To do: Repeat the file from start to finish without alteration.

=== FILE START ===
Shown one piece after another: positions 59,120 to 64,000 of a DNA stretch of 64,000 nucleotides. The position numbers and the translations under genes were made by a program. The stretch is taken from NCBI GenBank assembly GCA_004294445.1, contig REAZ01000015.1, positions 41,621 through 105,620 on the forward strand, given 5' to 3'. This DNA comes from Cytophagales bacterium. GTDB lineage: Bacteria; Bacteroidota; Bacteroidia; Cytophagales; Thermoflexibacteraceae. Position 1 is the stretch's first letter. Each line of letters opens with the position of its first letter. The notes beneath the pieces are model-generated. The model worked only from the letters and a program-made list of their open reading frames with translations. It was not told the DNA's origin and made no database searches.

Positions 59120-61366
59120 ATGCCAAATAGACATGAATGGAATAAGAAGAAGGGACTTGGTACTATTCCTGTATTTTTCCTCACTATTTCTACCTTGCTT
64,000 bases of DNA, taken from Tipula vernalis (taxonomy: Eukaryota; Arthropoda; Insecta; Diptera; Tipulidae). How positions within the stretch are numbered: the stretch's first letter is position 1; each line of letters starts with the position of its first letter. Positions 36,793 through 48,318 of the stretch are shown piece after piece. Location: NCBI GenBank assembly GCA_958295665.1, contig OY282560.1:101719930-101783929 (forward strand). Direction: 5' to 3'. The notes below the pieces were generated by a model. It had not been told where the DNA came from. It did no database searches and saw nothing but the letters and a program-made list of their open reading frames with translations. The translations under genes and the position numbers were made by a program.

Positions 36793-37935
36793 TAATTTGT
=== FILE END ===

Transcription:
Shown one piece after another: positions 59,120 to 64,000 of a DNA stretch of 64,000 nucleotides. The position numbers and the translations under genes were made by a program. The stretch is taken from NCBI GenBank assembly GCA_004294445.1, contig REAZ01000015.1, positions 41,621 through 105,620 on the forward strand, given 5' to 3'. This DNA comes from Cytophagales bacterium. GTDB lineage: Bacteria; Bacteroidota; Bacteroidia; Cytophagales; Thermoflexibacteraceae. Position 1 is the stretch's first letter. Each line of letters opens with the position of its first letter. The notes beneath the pieces are model-generated. The model worked only from the letters and a program-made list of their open reading frames with translations. It was not told the DNA's origin and made no database searches.

Positions 59120-61366
59120 ATGCCAAATAGACATGAATGGAATAAGAAGAAGGGACTTGGTACTATTCCTGTATTTTTCCTCACTATTTCTACCTTGCTT
64,000 bases of DNA, taken from Tipula vernalis (taxonomy: Eukaryota; Arthropoda; Insecta; Diptera; Tipulidae). How positions within the stretch are numbered: the stretch's first letter is position 1; each line of letters starts with the position of its first letter. Positions 36,793 through 48,318 of the stretch are shown piece after piece. Location: NCBI GenBank assembly GCA_958295665.1, contig OY282560.1:101719930-101783929 (forward strand). Direction: 5' to 3'. The notes below the pieces were generated by a model. It had not been told where the DNA came from. It did no database searches and saw nothing but the letters and a program-made list of their open reading frames with translations. The translations under genes and the position numbers were made by a program.

Positions 36793-37935
36793 TAATTTGT